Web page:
Tax Policies Get Strict on Side Hustles, Despite Cost of Living Crisis

The government and HMRC have announced stricter tax policies on “side hustle” apps that could affect those looking to earn an extra income during this cost of living crisis.

Unveiling Stricter Oversight for Side Hustle Giants

HMRC has ushered in stringent regulations affecting major “side hustle” platforms such as eBay, Vinted, Airbnb, Fiverr, Upwork, Uber, Deliveroo, and Etsy.  These platforms are now mandated to meticulously record and promptly report income generated through their services.

This groundbreaking initiative enables HMRC to cross-reference and scrutinize the data against individual self-assessment reports.

Investment and Manpower for Effective Implementation

HMRC’s commitment to enforcing these measures is underscored by an investment of approximately £37 million and the recruitment of 24 full-time staff. The objective is crystal clear: to identify any irregularities or suspicions of tax avoidance, thereby initiating investigations when necessary.

This crackdown aligns with a broader strategy targeting individuals who may be under-reporting or completely neglecting their earnings from side hustles, freelancing, and self-employment.

Decoding the Trading Allowance

Navigating the intricacies of UK tax regulations, individuals are granted a Trading Allowance, allowing them to earn £1,000 in additional income per tax year alongside their primary employment. However, earnings surpassing this threshold necessitate individuals to register as self-employed and fulfil tax obligations on the additional income.

HMRC asserted that these rules are not punitive but rather aim to assist online sellers in adhering to tax obligations from the outset. Simultaneously, the regulations are a powerful tool for detecting any intentional non-compliance, ensuring an equitable environment for all taxpayers. Even those falling below the £1,000 threshold are encouraged to maintain records, fostering a culture of transparency.

Direct Reporting Mandate and Platform Dynamics

The regulatory mandate requires online platforms to directly report seller information to HMRC, with this requirement set to take effect at the conclusion of January 2025.

Adam Jay, Vinted’s CEO, reassured that these rules will minimally impact the platform’s sellers. He clarifies that only a fraction of users would trigger the reporting threshold, “It’s actually quite a small proportion of users of our platform who will trigger this threshold where we need to provide information,” he said, “It’s only those people who are making a profit from selling second-hand items that might be eligible for tax and then it’s about their own personal tax situation what tax would ultimately be due to HMRC.”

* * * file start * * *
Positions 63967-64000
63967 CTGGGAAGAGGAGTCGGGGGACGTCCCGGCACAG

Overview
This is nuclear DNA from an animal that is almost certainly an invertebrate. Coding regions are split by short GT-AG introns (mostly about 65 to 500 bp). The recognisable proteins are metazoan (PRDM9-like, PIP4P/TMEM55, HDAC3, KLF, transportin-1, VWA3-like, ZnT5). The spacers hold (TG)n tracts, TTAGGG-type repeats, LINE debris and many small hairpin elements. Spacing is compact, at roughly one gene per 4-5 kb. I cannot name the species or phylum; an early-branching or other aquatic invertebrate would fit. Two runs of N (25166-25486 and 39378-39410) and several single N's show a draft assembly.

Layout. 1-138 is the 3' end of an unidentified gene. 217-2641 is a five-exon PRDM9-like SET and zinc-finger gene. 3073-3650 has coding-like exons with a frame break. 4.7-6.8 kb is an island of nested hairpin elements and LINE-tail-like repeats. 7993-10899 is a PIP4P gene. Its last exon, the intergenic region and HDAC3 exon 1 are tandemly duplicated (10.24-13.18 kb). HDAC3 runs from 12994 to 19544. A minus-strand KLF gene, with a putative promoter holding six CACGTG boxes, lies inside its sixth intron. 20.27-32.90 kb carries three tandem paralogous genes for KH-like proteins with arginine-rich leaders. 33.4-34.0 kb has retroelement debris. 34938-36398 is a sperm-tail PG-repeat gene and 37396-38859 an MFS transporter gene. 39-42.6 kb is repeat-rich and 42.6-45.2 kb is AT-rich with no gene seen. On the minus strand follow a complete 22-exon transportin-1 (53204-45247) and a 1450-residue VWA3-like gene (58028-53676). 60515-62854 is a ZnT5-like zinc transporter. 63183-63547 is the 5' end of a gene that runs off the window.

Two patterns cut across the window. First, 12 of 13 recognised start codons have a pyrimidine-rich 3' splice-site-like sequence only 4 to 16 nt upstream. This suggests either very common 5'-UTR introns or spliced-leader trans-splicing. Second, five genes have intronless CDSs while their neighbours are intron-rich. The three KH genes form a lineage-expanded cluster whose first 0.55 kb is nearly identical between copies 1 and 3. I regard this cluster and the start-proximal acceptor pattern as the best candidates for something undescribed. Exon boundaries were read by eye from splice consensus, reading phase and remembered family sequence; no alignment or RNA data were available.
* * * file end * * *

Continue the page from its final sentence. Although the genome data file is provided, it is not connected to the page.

Public Sentiment and Skepticism

While the measures represent a bold attempt to tackle tax evasion, they have elicited criticism online, with users deeming the rules as unjust.

Concerns centre around the potential negative impact on low-income sellers relying on platforms like Depop and Vinted. Critics argue that during a cost-of-living crisis, taxing sellers engaged in second-hand item transactions is misplaced, advocating for a more targeted approach focused on high-income earners.

Tax experts underscore the importance of proactive engagement by individuals anticipating earnings surpassing the £1,000 trading allowance. Early communication with tax authorities is recommended to address tax obligations and mitigate the risk of penalties.

The emphasis remains on encouraging self-reporting and fostering responsible tax practices.

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The post Tax Policies Get Strict on Side Hustles, Despite Cost of Living Crisis first appeared on Edge Media.

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